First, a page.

Share value: ‘Shared Value’ was very much the buzz word of the social impact scene a few years ago but its intent still rings true. Essentially it is where the core business of an organisation is used to help solve a social or environmental issue. These are usually typified by long term strategic relationships between corporates and not-for-profits such as Woolworth’s relationship with Ozharvest, or Bupa’s relationship with Dementia Australia. Success of these programs is in both the community and business interest.
If you’re a medium to large organisation it is likely that you will have a smattering of social impact programs across all of these quadrants. This is not bad, but it is important to have a weighting towards the top right quadrant. Once you’ve mapped these out you will be able to ask some hard questions of each program; is this program providing us the level of strategic return we require? Is there any way we can remodel our programs to shift further toward the top right of the quadrant? Are we in fact focussing on the most pertinent social issues?
Define the social causes that are material to your organisation
If you haven’t done it already, it is vital that you have a clear understanding of the social causes/issues that could have a material impact on your organisation. This is crucial in defining exactly what would define ‘shared value’. For example, drawing on the example above, it is clear that Bupa has identified Dementia Research and Prevention as a social issue that is material to their stakeholder and their bottom line.
There are two main ways that you can do this. A Materiality Review Process will help identify those social issues that are important to your stakeholders as well as those that could have a significant impact on your organisation’s bottom line. For large infrastructure projects, it is vital that a detailed Social Needs Assessmentis completed to ensure you have a clear understanding of what the community actually needs, rather than making assumptions based on contractual requirements or even a Social Impact Assessments, which rarely uses first hand stakeholder data.
Insights from this process should be used to inform your Social Impact Framework which is a strategic tool to help articulate how your organisations will create and measure your social impact (the details of which will be discussed later in a separate blog).
Be clear what you need from a long-term not-for-profit partnership
If you identify an organisation that supports a cause that is material to your organisation, like any relationship, it is important that you set up the ground-rules of interaction from the start. This may involve outlining a set of requirements such as reporting on fund distribution, provision of beneficiary stories or provision of skilled volunteering opportunities. For larger organisations a detailed Partnership Strategycan be helpful in setting out these ground rules across multiple partnerships. This will make reporting easier and provide a greater breadth of interactions.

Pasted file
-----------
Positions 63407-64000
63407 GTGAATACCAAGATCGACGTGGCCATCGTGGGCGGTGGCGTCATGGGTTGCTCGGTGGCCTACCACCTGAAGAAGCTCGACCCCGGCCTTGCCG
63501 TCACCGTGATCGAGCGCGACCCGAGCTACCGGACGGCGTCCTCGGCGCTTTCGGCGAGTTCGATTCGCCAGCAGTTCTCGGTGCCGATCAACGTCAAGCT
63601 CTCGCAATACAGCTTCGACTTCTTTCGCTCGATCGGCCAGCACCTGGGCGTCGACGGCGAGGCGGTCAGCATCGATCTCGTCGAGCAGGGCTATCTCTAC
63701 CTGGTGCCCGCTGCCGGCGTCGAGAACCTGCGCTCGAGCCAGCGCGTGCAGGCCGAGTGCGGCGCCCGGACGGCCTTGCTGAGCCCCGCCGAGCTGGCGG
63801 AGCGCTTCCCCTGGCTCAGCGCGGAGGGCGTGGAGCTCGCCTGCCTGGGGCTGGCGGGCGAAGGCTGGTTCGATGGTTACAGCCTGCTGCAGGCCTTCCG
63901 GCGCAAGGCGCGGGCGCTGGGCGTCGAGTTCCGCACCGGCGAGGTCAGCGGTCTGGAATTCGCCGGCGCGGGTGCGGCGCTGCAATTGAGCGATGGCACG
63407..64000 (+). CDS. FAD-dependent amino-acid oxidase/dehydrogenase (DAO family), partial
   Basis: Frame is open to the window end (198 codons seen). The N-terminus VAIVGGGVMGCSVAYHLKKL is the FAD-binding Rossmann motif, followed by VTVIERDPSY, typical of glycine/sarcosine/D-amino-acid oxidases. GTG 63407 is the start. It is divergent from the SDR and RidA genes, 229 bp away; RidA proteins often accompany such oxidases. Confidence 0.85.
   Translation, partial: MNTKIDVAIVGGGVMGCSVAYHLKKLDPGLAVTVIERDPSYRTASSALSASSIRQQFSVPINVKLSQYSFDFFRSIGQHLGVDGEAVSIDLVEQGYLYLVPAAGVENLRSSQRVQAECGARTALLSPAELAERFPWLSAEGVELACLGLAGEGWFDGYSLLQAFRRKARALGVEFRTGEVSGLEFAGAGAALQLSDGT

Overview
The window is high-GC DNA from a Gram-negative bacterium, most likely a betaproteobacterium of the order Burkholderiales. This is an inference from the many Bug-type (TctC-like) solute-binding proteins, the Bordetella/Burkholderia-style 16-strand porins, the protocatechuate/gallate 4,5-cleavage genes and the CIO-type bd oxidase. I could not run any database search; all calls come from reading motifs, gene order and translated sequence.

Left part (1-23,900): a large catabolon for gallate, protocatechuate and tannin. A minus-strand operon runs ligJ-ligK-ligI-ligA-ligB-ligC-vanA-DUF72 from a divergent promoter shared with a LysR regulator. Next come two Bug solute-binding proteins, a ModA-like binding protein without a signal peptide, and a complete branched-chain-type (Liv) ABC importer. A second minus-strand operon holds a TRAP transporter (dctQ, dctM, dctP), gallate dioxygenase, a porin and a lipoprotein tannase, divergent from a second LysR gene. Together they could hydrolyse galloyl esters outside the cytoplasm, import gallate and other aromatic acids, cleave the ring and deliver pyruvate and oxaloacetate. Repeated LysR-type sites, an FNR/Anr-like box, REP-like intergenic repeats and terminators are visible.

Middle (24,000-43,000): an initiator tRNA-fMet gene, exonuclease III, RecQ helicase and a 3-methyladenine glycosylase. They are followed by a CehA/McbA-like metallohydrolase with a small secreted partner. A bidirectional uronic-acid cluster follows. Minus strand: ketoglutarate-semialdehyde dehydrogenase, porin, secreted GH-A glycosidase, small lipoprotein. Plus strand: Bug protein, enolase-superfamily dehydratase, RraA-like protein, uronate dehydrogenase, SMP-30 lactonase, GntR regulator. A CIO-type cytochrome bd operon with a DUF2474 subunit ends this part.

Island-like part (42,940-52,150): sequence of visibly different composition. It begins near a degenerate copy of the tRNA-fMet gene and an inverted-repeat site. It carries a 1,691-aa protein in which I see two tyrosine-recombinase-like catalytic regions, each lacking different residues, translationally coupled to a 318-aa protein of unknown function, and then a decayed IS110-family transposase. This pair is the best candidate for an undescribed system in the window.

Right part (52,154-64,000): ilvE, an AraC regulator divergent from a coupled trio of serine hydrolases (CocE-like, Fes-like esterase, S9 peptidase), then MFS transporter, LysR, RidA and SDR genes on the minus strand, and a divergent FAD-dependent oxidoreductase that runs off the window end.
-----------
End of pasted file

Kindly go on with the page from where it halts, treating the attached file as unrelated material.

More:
Implement a consistent approach to reporting across your stakeholder group
Business models that consist of a diverse set of stakeholders (such as a franchise model or wholesaler model) can find it hard to develop a consistent voice or focus area to articulate their collective social impact. This is often the case with community-based businesses, which want to support local causes. In these instances, it’s important to set up a structured grant program in which each store or stakeholder group is required to adhere to a set of reporting processes to ensure the mother company can tell a consistent story. A great example of this is the Bendigo Bank Community Grant Program which provides by step process for all their branches to follow, from cause selection through to reporting.
The important thing to remember is that maximising the impact of your social program spend is a journeywhich will be refined over time. Following these steps will help get you on the way.
If you need some assistance in navigating your social impact journey, feel free to reach out for a chat anytime. Contact Max at email@example.com